Embedded Muse 81 Copyright 2003 TGG February 14, 2003

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EDITOR: Jack Ganssle, jack@ganssle.com

- Editor’s Notes
- Reader Feedback
- A GREAT New Book
- Jobs
- Thought for the Week
- About The Embedded Muse

Editor’s Notes

As many Muse readers know, I've had a column in Embedded Systems
Programming for a dozen years, and write a weekly on-line piece at the magazine's companion website (embedded.com). These are good folks who provide a lot of tremendously useful info to the embedded community. They're now doing an email newsletter. The Embedded.com newsletter points you toward practical solutions for your design challenges and provides top industry news, insights from embedded experts, and product information. The newsletter is aimed at developers at every skill level. If you are interested in subscribing, go to http://www.eetimesnetwork.com/register/. Select "New Users click Here," fill out and submit the form, and check the "Embedded.com" box at the bottom of the list.

I’ve been getting quite a bit of email from folks wondering when the next Better Firmware Faster seminars will happen. Current plans are for Chicago on April 15 and Baltimore/Washington April 17 – see https://www.ganssle.com/classes.htm for more information.

I often do this seminar on-site, for companies with a dozen or more embedded folks who’d like to learn more efficient ways to build firmware. See https://www.ganssle.com/onsite.htm.

Reader Feedback

In the last Muse I discussed a study that shows how redundancies in code leads to errors. Even totally benign extra code that has no ill effects is a problem, as hard errors tend to cluster around the redundant software.

Bill Gatliff wrote in response:
I always notice that after code reviews, code gets smaller. So the old adage is true: it isn't done when there's nothing more to add, it's done when there's nothing more to take away. Eliminate one line of code, eliminate 0.10 bugs! That's my motto.

How about code that's just plain verbose? Linux is loaded with it! I bet I could reduce LOC by 30% by rewriting Linux. But if I were to do that, I'd go even farther, and redo it in C++ to eliminate entire classes of bugs, like failing to use the right "kind" of pointer in kernel space: physical, virtual, PCI, DMA, etc... C++ would be excellent for handling those conversions automagically, you have to do it explicitly in C.

Jim Powell commented on my comments about the Natural Keyboard:
I read your comment on the Microsoft Natural Keyboard (sorry about your wrist - hope you are healing well...), and wanted to pass along why I switched to one. Several years ago I developed tendonitis in my right wrist, mostly because I sat all day typing on a keyboard and using a mouse. Switching to the split keyboard and a trackball made a tremendous difference for my wrist. I never thought when I was in college that I would one day develop tendonitis working as an EE, but a lot has changed. Anyway, thought I'd pass that along to you to pass along to your readers - if someone is getting pains in their wrists and/or upper arms, try switching to a split keyboard and a different type of pointing device and see if it makes a difference. Tendonitis can be quite nasty.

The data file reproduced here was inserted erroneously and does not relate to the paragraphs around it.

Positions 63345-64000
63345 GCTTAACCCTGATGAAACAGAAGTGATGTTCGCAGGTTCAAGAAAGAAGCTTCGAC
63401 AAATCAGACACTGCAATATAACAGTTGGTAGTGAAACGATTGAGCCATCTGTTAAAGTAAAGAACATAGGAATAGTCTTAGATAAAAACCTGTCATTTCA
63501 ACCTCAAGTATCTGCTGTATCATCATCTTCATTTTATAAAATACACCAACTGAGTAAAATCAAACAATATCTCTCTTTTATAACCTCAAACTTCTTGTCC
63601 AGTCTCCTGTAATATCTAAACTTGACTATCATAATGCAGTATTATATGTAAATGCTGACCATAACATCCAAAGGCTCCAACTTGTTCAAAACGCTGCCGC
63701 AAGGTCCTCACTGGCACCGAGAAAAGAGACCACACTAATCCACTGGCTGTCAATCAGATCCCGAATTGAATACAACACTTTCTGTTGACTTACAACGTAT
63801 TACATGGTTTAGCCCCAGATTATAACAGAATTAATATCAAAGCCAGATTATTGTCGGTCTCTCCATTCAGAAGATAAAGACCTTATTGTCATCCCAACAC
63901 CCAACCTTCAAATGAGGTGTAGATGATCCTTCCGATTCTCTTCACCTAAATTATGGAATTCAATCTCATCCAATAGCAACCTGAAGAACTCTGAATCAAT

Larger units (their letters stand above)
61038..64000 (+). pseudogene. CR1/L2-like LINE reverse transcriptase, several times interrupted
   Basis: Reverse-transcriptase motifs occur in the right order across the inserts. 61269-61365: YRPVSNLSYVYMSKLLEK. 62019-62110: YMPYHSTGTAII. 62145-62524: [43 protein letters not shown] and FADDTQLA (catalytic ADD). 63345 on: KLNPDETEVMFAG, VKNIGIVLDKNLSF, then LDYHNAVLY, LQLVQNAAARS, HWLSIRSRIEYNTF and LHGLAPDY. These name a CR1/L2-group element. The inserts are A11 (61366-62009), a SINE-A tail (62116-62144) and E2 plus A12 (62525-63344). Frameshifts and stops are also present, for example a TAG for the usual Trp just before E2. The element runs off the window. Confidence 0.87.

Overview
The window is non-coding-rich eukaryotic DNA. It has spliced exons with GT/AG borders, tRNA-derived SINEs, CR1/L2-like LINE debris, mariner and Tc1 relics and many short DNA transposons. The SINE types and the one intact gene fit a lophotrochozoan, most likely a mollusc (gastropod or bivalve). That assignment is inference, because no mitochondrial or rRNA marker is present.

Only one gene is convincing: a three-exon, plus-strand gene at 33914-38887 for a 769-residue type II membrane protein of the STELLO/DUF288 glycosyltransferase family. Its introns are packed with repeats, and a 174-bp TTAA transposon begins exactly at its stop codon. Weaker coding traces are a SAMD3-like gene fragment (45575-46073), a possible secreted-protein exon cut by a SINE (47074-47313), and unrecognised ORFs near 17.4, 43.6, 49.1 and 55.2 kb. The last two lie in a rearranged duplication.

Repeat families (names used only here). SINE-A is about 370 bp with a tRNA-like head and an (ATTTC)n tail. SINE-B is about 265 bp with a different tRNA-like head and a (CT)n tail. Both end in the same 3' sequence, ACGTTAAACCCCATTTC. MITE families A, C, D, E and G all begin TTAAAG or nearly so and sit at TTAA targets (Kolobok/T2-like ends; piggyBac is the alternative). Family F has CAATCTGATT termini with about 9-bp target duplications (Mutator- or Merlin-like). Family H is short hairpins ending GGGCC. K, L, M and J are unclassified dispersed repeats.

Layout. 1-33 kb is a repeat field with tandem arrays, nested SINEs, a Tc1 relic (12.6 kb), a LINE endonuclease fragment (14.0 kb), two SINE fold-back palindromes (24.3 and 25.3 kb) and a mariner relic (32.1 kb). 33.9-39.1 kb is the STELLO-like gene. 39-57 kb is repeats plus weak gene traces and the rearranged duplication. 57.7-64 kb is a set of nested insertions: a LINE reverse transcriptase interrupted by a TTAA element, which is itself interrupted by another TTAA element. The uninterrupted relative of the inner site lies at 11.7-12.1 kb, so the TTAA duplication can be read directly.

A GREAT New Book

In Maryland we’re required to have our cars tested for emissions every two years. I dutifully took mine in last week. Another fellow in the waiting room went on a loud rant about the experience. His complaint (minus the four letter words) was that, since practically every car passes, it’s all a waste of time.

Perhaps. But there are routines we employ to keep us honest. The threat of sanctions means we do the right thing, before we’re caught. Most of us don’t cheat on our taxes, yet IRS audits are relatively rare. The fear of them (and, I hope, a high ethical standard) keeps us in line. We know, and the car manufacturers know, that our autos will get pollution tested, so we don’t rip out the catalytic converter, and the vendors build cars that will be clean for years.

In software, code inspections keep us honest. When companies adopt a new process of inspections some are disappointed; they find fewer problems than anticipated. That’s simply because the process of having reviews means people craft better software. No one wants to be caught out in an inspection meeting. And that is a very good thing – people being more careful and checking their work leads to great code.

Karl Wiegers new book “Peer Reviews in Software” (ISBN 0-201-73485-0) is a highly readable, not boring, introduction to the practice of conducting code inspections.

Unlike other books (like “Software Inspection” by Gilb and Graham – a great but less readable tome) Wiegers looks at the entire spectrum of inspections from informal pass-around reviews to the most formal of processes.

The book gives a complete description of the entire review process, from start to finish, in about 80 pages.

Later he writes clearly about how to install a review process in your organization. He left out my favorite trick: in the early stages of an inspections program, when people are afraid of being attacked for their coding mistakes, have the author come to the inspections meeting with a pizza. Then he’s the good guy.

Wiegers looks into broken reviews; when things go wrong, why? What can one do? How can we fix problems?

There’s about 200 pages of text in the book, in the modern largish-type format. You can breeze through it in a couple of hours and come away with a really good map about how to do inspections.

Highly recommended.

I also have a freebie inspections paper on-line at www.ganssle.com.


Thought for the Week

Progress (n.):

The process through which the Internet has evolved from smart people in front of dumb terminals to dumb people in front of smart terminals.